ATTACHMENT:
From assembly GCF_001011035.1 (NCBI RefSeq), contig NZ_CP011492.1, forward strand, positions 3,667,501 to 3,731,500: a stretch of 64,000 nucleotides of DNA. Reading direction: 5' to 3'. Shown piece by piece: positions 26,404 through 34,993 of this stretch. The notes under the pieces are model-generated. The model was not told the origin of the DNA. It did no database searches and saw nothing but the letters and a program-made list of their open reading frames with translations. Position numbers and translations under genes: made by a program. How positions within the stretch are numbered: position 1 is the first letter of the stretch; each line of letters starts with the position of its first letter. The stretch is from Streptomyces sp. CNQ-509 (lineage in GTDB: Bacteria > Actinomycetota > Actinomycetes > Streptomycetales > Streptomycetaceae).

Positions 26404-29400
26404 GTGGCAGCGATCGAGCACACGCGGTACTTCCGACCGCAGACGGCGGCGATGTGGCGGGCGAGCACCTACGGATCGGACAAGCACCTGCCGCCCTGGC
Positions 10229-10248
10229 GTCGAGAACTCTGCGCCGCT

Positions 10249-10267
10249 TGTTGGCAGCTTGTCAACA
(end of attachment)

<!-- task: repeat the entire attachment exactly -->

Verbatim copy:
From assembly GCF_001011035.1 (NCBI RefSeq), contig NZ_CP011492.1, forward strand, positions 3,667,501 to 3,731,500: a stretch of 64,000 nucleotides of DNA. Reading direction: 5' to 3'. Shown piece by piece: positions 26,404 through 34,993 of this stretch. The notes under the pieces are model-generated. The model was not told the origin of the DNA. It did no database searches and saw nothing but the letters and a program-made list of their open reading frames with translations. Position numbers and translations under genes: made by a program. How positions within the stretch are numbered: position 1 is the first letter of the stretch; each line of letters starts with the position of its first letter. The stretch is from Streptomyces sp. CNQ-509 (lineage in GTDB: Bacteria > Actinomycetota > Actinomycetes > Streptomycetales > Streptomycetaceae).

Positions 26404-29400
26404 GTGGCAGCGATCGAGCACACGCGGTACTTCCGACCGCAGACGGCGGCGATGTGGCGGGCGAGCACCTACGGATCGGACAAGCACCTGCCGCCCTGGC
Positions 10229-10248
10229 GTCGAGAACTCTGCGCCGCT

Positions 10249-10267
10249 TGTTGGCAGCTTGTCAACA